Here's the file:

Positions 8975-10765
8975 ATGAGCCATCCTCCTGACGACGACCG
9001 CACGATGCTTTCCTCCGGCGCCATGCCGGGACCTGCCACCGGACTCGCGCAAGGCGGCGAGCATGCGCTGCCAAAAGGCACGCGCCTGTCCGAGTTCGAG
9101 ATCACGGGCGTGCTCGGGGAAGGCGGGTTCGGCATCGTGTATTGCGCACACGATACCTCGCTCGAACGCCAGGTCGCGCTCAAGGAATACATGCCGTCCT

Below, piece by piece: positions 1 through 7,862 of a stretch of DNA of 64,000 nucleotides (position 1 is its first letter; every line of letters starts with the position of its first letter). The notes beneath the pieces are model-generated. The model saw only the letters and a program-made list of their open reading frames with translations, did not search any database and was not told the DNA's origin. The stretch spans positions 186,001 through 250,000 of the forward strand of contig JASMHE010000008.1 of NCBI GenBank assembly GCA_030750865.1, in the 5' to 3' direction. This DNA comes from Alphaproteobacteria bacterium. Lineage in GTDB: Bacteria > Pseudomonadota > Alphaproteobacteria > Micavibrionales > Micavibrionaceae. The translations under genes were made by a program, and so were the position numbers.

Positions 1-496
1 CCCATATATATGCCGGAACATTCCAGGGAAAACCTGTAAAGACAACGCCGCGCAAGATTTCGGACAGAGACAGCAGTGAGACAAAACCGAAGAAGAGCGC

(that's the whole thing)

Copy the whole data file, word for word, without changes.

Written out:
Positions 8975-10765
8975 ATGAGCCATCCTCCTGACGACGACCG
9001 CACGATGCTTTCCTCCGGCGCCATGCCGGGACCTGCCACCGGACTCGCGCAAGGCGGCGAGCATGCGCTGCCAAAAGGCACGCGCCTGTCCGAGTTCGAG
9101 ATCACGGGCGTGCTCGGGGAAGGCGGGTTCGGCATCGTGTATTGCGCACACGATACCTCGCTCGAACGCCAGGTCGCGCTCAAGGAATACATGCCGTCCT

Below, piece by piece: positions 1 through 7,862 of a stretch of DNA of 64,000 nucleotides (position 1 is its first letter; every line of letters starts with the position of its first letter). The notes beneath the pieces are model-generated. The model saw only the letters and a program-made list of their open reading frames with translations, did not search any database and was not told the DNA's origin. The stretch spans positions 186,001 through 250,000 of the forward strand of contig JASMHE010000008.1 of NCBI GenBank assembly GCA_030750865.1, in the 5' to 3' direction. This DNA comes from Alphaproteobacteria bacterium. Lineage in GTDB: Bacteria > Pseudomonadota > Alphaproteobacteria > Micavibrionales > Micavibrionaceae. The translations under genes were made by a program, and so were the position numbers.

Positions 1-496
1 CCCATATATATGCCGGAACATTCCAGGGAAAACCTGTAAAGACAACGCCGCGCAAGATTTCGGACAGAGACAGCAGTGAGACAAAACCGAAGAAGAGCGC